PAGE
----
Eight Trends for Healthcare Organizations in 2020

June 4, 2020

The coming year will require healthcare leaders and financially-minded professionals to be in tune with several industry changes, including consumer-centric billing demands, analytics and automation, threats from EHR interoperability and new prior authorization initiatives.

Eight key trends to watch:

1. Risk will become a bigger part of value-based arrangements. Healthcare leaders will likely see more payment agreements that include both upside and downside risk in 2020, according to predictions from the Healthcare Financial Management Association. These relationships may come through traditional contracting, direct-to-employer arrangements, new health plan partnerships or other approaches.

2. Demand for billing convenience. Healthy revenue streams hinge on patients’ willingness to return to an organization for care. To keep patients engaged with their health system, revenue cycle leaders will increasingly have to make processes, like billing, more convenient to patients, whether that be through mobile payments, payment plans or other options. In 2020, HFMA expects this trend will place a greater weight on providers than in previous years.

3. Scrutiny over balance billing and debt collection tactics. In the next year, revenue cycle leaders may face growing scrutiny of out-of-network balance billing and collection lawsuits. Lawmakers are targeting the two practices at the state and federal level. Rick Pollack, president and CEO of the American Hospital Association, predicted surprise billing specifically will be a key issue in 2020. Benchmarking and arbitration approaches are being considered, and could directly affect health systems’ collection strategy.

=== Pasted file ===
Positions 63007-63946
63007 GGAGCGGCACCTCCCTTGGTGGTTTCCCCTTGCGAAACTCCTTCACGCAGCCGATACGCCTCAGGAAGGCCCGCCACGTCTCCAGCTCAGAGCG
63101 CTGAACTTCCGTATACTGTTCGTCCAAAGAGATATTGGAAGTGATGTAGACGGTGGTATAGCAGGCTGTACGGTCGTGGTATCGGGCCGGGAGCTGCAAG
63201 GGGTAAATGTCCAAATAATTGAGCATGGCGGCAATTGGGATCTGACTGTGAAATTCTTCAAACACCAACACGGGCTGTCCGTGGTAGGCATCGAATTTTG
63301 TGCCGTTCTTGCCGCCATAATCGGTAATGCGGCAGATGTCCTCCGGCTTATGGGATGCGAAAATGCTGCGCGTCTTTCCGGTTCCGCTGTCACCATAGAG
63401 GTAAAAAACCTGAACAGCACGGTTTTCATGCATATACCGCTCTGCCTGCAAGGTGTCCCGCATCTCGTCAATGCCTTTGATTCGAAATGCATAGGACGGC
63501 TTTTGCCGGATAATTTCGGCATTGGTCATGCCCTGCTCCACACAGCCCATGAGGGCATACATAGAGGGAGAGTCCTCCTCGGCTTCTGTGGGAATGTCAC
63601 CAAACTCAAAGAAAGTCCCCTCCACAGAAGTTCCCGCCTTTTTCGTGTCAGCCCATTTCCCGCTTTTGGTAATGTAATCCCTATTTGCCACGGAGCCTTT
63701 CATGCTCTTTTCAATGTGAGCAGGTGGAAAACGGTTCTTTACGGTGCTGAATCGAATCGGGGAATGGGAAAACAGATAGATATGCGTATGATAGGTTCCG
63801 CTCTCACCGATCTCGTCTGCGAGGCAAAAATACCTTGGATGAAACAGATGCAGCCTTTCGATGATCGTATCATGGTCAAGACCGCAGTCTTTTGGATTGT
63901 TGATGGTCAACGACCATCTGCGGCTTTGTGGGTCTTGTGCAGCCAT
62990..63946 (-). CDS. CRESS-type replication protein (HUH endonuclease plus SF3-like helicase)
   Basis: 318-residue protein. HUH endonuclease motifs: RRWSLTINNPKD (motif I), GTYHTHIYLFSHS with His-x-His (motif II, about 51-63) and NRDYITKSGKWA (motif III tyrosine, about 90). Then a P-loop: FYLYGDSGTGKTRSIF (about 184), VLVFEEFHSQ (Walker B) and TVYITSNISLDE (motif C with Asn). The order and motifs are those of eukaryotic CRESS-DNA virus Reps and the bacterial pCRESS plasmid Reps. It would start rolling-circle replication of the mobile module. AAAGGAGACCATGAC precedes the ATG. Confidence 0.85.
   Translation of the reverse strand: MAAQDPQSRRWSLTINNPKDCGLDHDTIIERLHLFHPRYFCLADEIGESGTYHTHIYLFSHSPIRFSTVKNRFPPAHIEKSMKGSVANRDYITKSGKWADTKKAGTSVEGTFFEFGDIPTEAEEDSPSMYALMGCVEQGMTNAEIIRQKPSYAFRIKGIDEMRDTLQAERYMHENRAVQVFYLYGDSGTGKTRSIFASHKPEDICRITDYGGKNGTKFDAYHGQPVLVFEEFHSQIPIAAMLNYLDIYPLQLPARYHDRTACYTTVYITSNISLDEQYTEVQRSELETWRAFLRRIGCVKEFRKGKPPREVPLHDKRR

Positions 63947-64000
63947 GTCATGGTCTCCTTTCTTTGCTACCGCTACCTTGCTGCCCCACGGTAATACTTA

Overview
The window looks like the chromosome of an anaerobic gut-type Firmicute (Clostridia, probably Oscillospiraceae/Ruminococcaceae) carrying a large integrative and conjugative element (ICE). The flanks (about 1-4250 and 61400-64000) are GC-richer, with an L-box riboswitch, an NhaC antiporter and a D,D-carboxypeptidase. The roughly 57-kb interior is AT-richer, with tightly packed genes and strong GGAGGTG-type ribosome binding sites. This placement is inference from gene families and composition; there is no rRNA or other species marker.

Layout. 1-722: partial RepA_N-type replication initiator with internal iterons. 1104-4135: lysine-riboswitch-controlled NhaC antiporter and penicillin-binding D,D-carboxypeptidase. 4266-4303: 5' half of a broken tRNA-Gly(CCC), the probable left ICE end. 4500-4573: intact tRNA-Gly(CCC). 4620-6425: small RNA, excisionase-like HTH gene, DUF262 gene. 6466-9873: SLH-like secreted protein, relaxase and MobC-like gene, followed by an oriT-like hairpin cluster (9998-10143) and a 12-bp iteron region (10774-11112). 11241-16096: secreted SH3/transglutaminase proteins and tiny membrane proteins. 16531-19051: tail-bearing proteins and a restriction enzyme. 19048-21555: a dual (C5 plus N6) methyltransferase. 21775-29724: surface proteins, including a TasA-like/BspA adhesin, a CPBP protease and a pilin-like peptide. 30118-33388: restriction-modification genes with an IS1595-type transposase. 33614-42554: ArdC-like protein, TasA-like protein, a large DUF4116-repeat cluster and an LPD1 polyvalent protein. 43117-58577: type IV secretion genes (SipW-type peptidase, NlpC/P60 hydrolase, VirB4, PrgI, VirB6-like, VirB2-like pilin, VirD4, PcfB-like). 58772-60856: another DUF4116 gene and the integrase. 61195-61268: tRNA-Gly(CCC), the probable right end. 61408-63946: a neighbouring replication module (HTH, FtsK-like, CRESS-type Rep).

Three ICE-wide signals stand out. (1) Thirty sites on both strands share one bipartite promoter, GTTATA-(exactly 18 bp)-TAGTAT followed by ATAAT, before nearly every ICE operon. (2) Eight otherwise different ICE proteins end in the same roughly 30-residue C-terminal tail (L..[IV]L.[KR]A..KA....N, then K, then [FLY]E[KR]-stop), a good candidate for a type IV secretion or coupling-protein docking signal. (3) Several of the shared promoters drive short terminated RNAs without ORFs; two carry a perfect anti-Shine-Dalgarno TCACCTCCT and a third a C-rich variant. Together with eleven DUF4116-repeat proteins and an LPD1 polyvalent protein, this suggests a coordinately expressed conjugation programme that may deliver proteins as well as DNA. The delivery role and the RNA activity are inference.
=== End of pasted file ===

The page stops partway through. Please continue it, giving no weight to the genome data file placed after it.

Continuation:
4. Analytics becoming norm, but strategic direction needed. In 2020, 76 percent of health system finance executives said they expect to allocate at least 10 percent of their technology budgets toward predictive revenue cycle management analytics. While investments in the area climb, analytics remain severely underused, with much improvement needed in strategic direction and training. Black Book Research found among health system CFOs that implemented analytics programs, only 15 percent reported meaningful use in financial forecasting and strategic planning.

5. Automation’s growing use in prior authorization. The healthcare industry is grappling with massive bureaucracy costs, which totaled $812 billion in 2017. A sizable chunk of that cost is a lack of automation: $13.3 billion in savings could be realized if just eight administrative tasks, including prior authorization, were automated. Big industry players, even CMS, are moving to address burdensome prior authorization processes, with some setting turnaround limits and others banking on automation.

6. Revenue cycle departments will use more AI. In addition to automation, use of artificial intelligence and natural language processing will expand as leaders look to cut administrative costs. AI allows hospitals and health systems to address claim inaccuracies before they’re submitted, cutting down the rate of denials. Natural language processing will help physicians improve clinical documentation and generate claims that accurately depict acuity.

7. Billing improvements countered by lack of EHR interoperability. EHRs have become ubiquitous at hospitals and health systems, but nearly a third of hospital executives say efforts to share data, both with other organizations and within their own system, are insufficient. This affects billing as well, leading many organizations to still rely on time-consuming processes like faxing to transfer billing information. While the Office of the National Coordinator for Health IT has prioritized EHR interoperability improvement, revenue cycle and hospital leaders will need to work on new solutions for this problem in 2020.

8. Billing quality is becoming a physician issue. Physicians will find it more and more difficult to provide care without talking about out-of-pocket costs with patients. Physician leaders from the Johns Hopkins University School of Medicine in Baltimore went as far as to say in 2020 that “billing quality is medical quality.” The topic of cost will likely fuse revenue cycle department functions and clinical operations closer this year, with hopes that increased collaboration will simultaneously improve payment and patient experience, especially among a growing self-pay population. 

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